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Candidate Blog: Read this very carefully before deciding to work for a Chinese bank in Hong Kong

Having worked in Chinese companies in Hong Kong for four years, I have faced some situations that made me ask: "What's wrong with this firm?".

For those of you who want to join a Chinese bank, please ask yourself: "Are you ready for the Chinese working culture?"

Here are some examples, so you can see what I mean.

Case one: Daddy's boy

A new recruit was joining the team and our senior manager told us to give him a chance to "learn" in our department. "You are focusing on development in China. He can help." But we never asked for an additional staff member. After "investigations" we found that he was from Beijing and his dad is from an official committee.

Case two: Don't fight the law

After joining a new firm, my team secretary reminded me to maintain a good relationship with a colleague in another department, no matter how bad his work was. When I wondered why, my colleagues said his dad is the senior police officer in a big city in China. They made a bad joke: "You will be arrested without any reason if you don't have a good relationship with him. Or you can choose not to visit that city."

Case three: Hanging by the fax machine

One of my colleagues' father is a rich businessman in China. Recently she was requested to join an internal meeting, but she declined because she was waiting for a fax from a client and could not leave the fax machine. What an excuse! I would love to receive all the faxes for my company and never take any responsibilities.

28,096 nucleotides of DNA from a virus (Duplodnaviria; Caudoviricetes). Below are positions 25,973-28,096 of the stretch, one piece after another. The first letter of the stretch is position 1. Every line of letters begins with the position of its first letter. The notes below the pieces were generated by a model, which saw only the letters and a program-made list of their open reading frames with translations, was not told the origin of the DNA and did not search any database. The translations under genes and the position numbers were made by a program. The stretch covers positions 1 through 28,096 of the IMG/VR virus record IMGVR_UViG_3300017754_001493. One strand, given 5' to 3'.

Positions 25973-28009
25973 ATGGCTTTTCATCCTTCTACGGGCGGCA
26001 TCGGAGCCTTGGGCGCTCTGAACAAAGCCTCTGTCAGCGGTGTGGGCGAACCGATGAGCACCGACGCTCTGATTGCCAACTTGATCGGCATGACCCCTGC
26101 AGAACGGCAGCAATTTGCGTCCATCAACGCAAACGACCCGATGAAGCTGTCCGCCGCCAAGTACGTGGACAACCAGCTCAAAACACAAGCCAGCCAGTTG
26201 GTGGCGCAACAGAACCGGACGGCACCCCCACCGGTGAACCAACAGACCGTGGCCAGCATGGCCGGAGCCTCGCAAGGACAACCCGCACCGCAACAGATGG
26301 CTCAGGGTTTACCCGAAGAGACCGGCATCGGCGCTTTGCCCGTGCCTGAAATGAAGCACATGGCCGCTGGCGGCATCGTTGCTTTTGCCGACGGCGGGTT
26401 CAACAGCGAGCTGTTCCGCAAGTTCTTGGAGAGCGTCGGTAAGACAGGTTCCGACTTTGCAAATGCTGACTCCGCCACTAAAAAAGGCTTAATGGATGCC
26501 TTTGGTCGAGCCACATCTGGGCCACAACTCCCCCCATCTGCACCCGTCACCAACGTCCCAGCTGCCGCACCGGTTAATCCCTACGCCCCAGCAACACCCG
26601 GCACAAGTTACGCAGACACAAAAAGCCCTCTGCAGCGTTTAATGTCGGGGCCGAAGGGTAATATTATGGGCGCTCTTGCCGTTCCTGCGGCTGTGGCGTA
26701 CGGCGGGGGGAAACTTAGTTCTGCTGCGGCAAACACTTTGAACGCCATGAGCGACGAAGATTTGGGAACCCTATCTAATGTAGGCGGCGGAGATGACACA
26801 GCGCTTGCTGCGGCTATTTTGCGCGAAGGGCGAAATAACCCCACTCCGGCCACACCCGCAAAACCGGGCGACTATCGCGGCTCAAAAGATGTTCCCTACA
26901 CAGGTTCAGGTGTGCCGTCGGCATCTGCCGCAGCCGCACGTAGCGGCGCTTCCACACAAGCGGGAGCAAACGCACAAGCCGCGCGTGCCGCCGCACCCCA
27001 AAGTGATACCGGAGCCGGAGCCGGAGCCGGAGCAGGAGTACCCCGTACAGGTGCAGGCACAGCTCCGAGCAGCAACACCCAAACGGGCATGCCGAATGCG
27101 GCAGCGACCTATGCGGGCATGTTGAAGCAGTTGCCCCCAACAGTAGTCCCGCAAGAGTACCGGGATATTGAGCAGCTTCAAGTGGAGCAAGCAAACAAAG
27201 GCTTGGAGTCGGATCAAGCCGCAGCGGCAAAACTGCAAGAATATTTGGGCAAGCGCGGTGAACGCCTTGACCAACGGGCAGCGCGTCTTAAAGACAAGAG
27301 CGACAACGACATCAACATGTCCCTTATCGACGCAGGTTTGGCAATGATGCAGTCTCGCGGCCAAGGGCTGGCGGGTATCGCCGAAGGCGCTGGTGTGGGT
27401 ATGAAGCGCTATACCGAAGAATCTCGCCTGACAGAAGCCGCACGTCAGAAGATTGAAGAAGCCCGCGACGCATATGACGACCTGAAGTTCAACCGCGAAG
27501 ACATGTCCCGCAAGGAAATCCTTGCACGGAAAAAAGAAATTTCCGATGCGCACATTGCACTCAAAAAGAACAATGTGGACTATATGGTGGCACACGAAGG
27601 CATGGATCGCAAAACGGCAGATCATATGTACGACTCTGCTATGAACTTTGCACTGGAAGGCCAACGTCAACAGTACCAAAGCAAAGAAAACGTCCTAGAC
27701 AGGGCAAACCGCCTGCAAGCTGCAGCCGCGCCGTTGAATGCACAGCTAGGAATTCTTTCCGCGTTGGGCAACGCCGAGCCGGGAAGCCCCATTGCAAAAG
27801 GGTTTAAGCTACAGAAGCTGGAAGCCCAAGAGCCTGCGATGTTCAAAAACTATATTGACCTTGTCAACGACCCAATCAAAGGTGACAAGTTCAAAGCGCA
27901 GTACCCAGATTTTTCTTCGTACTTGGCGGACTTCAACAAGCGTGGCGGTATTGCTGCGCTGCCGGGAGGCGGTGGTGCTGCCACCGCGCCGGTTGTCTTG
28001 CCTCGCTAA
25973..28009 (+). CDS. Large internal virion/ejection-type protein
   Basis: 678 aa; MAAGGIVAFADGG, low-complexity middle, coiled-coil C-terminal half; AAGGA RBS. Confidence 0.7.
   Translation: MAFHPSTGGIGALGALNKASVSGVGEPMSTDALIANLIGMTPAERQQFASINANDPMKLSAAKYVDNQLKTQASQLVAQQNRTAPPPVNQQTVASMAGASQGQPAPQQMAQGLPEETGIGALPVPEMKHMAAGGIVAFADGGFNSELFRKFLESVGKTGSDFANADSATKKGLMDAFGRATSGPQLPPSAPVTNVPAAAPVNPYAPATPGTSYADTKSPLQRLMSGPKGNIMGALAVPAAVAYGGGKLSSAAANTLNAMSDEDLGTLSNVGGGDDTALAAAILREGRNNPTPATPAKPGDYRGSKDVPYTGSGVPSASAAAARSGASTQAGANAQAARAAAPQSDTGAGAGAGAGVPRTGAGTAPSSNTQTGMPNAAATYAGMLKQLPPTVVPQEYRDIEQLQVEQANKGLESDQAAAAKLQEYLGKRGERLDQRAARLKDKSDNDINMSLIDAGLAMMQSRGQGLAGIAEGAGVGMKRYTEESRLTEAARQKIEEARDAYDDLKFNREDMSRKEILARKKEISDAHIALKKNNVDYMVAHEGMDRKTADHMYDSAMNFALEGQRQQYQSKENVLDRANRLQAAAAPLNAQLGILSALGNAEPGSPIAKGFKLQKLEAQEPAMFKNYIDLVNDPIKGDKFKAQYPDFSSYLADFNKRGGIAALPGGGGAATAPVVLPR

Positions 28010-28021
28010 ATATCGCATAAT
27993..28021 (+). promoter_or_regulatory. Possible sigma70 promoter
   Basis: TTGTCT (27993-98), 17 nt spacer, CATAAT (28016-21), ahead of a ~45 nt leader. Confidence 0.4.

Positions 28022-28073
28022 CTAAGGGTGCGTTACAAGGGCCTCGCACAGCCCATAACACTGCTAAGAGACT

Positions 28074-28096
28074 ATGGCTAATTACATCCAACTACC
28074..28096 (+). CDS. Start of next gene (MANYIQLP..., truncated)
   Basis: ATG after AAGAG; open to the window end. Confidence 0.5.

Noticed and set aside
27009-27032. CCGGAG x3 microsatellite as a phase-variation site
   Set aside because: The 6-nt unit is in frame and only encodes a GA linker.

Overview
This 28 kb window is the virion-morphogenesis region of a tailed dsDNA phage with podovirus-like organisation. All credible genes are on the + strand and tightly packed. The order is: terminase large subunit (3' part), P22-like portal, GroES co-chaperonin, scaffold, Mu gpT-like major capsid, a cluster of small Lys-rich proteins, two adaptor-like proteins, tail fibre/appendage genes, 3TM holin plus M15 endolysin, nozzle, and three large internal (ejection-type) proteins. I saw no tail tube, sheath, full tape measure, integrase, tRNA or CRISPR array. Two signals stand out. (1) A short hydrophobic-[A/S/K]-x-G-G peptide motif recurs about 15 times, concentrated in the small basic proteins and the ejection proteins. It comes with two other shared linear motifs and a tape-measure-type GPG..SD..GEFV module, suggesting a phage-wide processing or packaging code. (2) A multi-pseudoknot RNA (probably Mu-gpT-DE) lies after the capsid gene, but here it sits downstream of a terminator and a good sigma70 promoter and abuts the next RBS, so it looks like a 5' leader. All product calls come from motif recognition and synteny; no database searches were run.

Not all bad

Family background need not be a concern at Chinese banks. Some of the second generation of officials are smart and diligent. They have perfect academic backgrounds, good networks in China, and are familiar with the local culture there.

But if they don't do their jobs well, they become a liability. A few of them are lazy, selfish and short-sighted. They always hide in their comfort zone. When you are working with them, you have to stay calm, or you might get angry.

I am searching for another job now, and actually I wouldn't mind joining a Chinese firm again because I have got used to the culture. But for those who are looking for opportunities in Chinese banks, ask yourself again: "Are you ready?"

The views are those of the author and not of eFinancialCareers.

AUTHORSimon Mortlock Content Manager
  • Vi
    6 October 2011

    Its not happening only on "Chinese bank" or "Chinese firm", its everywhere to be honest.

  • Ia
    Ian Robertson
    6 October 2011

    1) Daddy's boy sounds like he might be useful. This kind of thing happens in every culture.

    2) they were joking. It's unlikely this guys dad is going to arrest you because you fell out with the son over the pricing on a deal.

    3) perhaps it was an important fax. Some faxs are important. Perhaps the meeting was routine and she did not want to attend but its difficult for Chinese to directly say this. A US banker might say 'this meeting is a waste of time'. Quite likely this is what she was really saying.

    4)there are issues in China with well connected jobs worths - that is people who lack ambition and /or competence.

    The main issue with China banks as i understand it is salary and that the banks tend to be conservative, follow a strategy which is more about China INC than profit maximisation.

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